No arms sales to bad actors
During the Obama administration, there were limits to which countries the United States would arm. Now, Secretary of State Rex Tillerson is taking those fragile buffers away. Last month he lifted all human rights preconditions on a major sale of fighter jets and other lethal weapons to Bahrain. By removing these preconditions, he is sending a clear message to Bahrain and every other country: As long as foreign governments give the United States money, the Trump administration will turn a blind eye to those governments’ acts of torture, genocide or oppression, or any blatant human rights abuses and supply them with weapons of war.
Congress has the power to stop this. Section 36(b) of the Arms Export Control Act says that Congress has the power and authority to pass legislation to block or modify an arms sale at any time up until the weapons are delivered into foreign hands. It can block the sale that Tillerson is trying to broker right now with Bahrain and pass laws that condition our future arms sales so that we never sell weapons to human rights abusers again. We have to put pressure on our legislature to make sure they take action.
Tell Congress: Don’t let Tillerson sell weapons to human rights abusers. Block the arms sale to Bahrain and pass a law to make sure this never happens again.
Amnesty International has described the human rights situation in Bahrain as being “on the brink of crisis.” The government has not allowed representatives from human rights watchdog groups to access the country, but even without direct access groups like Amnesty and Human Rights Watch have reported on the police and court investigators torturing detained people, Bahranians being stripped of their citizenship and nationality, and travel bans being placed on citizens who are critical of authorities human rights abuses.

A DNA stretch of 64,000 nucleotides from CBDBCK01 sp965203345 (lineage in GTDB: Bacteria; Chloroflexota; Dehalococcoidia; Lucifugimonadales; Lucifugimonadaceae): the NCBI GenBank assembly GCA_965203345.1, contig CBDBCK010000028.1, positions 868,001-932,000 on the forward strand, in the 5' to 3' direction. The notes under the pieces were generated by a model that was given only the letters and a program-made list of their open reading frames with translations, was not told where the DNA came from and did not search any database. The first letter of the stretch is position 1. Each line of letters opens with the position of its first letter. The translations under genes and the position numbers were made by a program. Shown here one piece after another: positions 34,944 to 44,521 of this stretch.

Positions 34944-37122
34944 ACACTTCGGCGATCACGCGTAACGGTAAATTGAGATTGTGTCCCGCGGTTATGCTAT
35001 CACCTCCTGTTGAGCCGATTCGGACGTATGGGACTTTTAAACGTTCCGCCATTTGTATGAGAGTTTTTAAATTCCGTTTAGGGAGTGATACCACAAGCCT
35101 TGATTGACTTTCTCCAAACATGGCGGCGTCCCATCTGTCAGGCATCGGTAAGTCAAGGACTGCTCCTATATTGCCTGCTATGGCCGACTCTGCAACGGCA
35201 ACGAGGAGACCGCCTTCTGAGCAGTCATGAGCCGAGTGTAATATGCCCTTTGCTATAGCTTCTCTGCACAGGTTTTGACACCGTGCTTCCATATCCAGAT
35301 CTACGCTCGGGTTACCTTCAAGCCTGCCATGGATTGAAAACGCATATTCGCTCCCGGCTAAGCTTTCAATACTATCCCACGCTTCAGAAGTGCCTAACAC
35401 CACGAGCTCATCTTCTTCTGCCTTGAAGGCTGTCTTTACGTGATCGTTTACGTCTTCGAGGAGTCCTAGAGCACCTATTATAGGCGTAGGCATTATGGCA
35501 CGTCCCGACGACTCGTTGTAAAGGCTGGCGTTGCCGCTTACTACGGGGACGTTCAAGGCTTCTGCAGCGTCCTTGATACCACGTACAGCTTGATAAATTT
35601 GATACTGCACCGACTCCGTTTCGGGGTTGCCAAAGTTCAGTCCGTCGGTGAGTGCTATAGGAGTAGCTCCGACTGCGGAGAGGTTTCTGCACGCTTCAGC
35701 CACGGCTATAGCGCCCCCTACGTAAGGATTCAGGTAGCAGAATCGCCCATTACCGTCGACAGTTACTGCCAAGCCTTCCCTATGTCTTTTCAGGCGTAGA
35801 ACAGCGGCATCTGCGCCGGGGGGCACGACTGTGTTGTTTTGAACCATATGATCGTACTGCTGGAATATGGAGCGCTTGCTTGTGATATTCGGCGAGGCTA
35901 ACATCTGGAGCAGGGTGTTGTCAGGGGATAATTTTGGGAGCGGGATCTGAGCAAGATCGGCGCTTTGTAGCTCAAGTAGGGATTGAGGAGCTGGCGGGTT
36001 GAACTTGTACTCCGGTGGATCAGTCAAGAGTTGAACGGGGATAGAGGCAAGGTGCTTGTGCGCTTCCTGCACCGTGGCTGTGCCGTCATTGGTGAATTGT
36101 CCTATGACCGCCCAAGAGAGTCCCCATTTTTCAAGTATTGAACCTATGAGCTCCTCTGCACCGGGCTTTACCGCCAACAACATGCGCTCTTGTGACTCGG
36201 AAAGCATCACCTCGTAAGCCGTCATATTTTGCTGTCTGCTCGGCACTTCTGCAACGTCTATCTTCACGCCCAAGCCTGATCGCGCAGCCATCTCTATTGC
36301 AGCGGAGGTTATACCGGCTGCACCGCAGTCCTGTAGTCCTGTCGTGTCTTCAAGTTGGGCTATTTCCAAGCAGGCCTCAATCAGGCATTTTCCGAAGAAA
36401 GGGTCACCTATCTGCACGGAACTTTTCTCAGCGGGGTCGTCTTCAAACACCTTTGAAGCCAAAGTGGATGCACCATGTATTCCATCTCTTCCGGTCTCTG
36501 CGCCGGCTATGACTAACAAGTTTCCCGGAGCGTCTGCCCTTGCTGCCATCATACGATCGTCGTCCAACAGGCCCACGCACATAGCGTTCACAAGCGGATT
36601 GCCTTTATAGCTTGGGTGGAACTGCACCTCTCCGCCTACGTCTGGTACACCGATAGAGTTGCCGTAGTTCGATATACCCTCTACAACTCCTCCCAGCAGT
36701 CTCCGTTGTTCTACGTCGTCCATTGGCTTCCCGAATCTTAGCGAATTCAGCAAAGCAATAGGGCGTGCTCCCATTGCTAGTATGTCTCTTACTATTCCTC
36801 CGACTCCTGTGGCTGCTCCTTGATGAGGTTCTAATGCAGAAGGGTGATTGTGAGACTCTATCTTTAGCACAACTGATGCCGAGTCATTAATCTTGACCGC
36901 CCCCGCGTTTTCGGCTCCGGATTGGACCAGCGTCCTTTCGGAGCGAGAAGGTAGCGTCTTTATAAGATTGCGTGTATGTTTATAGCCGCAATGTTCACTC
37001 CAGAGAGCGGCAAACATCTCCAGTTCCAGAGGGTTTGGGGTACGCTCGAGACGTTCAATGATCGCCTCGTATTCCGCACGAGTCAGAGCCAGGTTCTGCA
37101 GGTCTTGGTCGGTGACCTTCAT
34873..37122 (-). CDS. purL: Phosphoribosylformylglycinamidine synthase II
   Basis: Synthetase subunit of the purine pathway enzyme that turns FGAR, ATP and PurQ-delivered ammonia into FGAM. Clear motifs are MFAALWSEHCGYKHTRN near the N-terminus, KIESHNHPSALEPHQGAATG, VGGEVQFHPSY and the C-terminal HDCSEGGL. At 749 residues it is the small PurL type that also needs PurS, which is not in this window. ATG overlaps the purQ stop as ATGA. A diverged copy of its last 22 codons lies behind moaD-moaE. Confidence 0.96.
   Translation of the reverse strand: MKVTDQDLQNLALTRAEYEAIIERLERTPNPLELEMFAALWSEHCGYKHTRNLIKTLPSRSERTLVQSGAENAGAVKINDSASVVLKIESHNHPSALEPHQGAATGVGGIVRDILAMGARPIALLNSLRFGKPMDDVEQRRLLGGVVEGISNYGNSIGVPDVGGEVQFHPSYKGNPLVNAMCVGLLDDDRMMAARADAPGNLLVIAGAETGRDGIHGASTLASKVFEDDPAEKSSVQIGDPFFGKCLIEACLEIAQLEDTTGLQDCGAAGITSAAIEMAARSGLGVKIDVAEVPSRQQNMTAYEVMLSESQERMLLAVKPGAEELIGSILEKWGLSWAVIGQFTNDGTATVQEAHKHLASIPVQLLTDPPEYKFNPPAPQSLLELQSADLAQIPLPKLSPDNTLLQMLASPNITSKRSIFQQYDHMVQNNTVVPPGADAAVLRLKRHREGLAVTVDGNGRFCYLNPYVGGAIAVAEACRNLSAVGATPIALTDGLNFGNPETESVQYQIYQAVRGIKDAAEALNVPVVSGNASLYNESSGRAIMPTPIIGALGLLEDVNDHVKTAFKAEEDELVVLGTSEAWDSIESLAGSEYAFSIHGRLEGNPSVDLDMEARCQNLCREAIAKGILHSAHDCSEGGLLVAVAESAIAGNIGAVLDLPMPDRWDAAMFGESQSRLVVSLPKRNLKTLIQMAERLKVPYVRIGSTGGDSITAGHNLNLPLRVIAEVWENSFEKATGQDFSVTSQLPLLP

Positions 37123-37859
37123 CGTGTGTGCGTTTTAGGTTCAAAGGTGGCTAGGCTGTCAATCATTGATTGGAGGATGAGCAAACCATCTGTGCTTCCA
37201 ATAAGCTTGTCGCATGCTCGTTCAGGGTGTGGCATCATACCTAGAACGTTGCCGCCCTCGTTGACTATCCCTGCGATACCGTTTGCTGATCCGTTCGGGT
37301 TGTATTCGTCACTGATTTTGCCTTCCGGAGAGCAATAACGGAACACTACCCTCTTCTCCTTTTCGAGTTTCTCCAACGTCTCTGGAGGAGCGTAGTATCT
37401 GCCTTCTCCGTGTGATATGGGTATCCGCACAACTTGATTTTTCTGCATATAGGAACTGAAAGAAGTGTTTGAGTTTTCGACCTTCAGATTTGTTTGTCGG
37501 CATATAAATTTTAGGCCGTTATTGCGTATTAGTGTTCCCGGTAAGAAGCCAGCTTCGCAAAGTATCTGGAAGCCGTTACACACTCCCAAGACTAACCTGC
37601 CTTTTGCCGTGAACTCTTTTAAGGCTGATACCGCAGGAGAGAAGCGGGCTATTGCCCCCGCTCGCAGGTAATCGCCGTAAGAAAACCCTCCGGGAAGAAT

Human rights groups and activists have long criticized U.S. arms sales to other countries with known human rights abuses, including outcry that helped block a sale of precision missiles to Saudi Arabia last winter in an attempt to address the horrific Yemeni casualties coming out of the conflict between the two countries. Saudi Arabia remains one of the most frequent customers of American weaponry, and Tillerson has indicated that he will be moving ahead with selling them missiles.
These decisions are a reflection of what we have known about Tillerson from the beginning. He is a billionaire who cares more about lining his pockets than about protecting people or the planet. Tillerson’s confirmation hearing was awash with red flags concerning his willingness to turn a blind eye to human rights abuses. He refused to call Vladimir Putin a war criminal for his involvement in Aleppo, denied that Philippines president Rodrigo Duterte is a human rights violator, and dismissed the unequal and oppressive treatment of many women in Saudi Arabia.
It is up to Congress to rein him in and make sure that we stop giving human rights abusers the tools they need to kill.
Originally published at act.credoaction.com.